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Current Projects

Continuous Analysis of Many Cameras (i.e., "BigData")

Energy Management of Office Equipment

Humanoid Robot

Mobile + Cloud Computing

Past Projects

 

Autonomous Information Dissemination in Randomly Deployed Sensor Networks (2007-2012)

Primary researcher:

Jing (Jackie) Feng

A wireless sensor network (WSN) is a wireless network consisting of spatially distributed autonomous devices using sensors to cooperatively monitor physical or environmental conditions, such as temperature, sound, vibration, pressure, motion or pollutants, at different locations. When sensors are far from the receiver, individual sensor or hop-by-hop transmission doesn't have enough energy. This project is to create a new sensor network architecture, AIDA, that uses antenna arrays of the distributed sensor nodes to create directional radio waves which can give stronger signals than individual antenna of the sensor nodes. Because of wave reinforcement and cancellation, the signals need to be highly directional and in phase at the receiver point.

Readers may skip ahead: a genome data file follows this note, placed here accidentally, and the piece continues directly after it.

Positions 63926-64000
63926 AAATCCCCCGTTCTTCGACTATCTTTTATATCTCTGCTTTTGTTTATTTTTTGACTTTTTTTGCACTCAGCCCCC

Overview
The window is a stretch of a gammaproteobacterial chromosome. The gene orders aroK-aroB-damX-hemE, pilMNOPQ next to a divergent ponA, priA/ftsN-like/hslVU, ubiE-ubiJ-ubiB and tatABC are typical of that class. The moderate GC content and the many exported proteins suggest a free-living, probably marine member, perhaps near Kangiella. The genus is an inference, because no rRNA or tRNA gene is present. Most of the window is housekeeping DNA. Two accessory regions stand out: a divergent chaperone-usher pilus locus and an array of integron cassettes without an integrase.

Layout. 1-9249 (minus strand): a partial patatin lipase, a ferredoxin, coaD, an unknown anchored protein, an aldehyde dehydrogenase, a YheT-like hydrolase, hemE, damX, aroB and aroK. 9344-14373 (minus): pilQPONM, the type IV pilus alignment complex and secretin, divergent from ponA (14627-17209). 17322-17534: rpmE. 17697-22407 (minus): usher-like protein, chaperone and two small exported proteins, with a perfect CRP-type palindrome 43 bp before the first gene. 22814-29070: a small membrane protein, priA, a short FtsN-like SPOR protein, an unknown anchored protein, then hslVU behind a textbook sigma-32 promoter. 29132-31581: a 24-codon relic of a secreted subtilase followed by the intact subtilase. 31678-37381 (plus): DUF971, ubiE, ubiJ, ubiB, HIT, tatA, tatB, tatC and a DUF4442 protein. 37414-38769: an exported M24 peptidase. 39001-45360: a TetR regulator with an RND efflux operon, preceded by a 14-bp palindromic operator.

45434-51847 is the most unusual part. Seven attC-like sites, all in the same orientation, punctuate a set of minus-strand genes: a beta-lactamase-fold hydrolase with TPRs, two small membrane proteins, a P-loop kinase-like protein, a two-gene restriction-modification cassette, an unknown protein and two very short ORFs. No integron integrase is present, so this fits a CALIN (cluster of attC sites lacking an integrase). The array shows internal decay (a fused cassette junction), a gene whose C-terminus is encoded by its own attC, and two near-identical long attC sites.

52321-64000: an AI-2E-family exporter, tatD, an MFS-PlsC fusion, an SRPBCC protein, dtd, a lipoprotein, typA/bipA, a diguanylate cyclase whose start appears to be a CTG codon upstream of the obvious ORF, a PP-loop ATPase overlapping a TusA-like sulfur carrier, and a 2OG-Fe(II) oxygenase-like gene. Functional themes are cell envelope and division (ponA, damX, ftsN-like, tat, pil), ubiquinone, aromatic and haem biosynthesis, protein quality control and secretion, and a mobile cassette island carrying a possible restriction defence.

Energy Conservation for Multimedia Systems on Mobile Devices (2007-2011)

Primary researchers:

Karthik Kumar

Multimedia content such as image and video usually require memory- and computation-intensive processing and thus cost a large amount of energy. In this project, we devise energy-efficient implementations of several multimedia applications on mobile device. We also explore the server-client communication and computation cost to make offloading decisions. The ultimate goal is to develop a general and efficient framework for multimedia applications on mobile devices.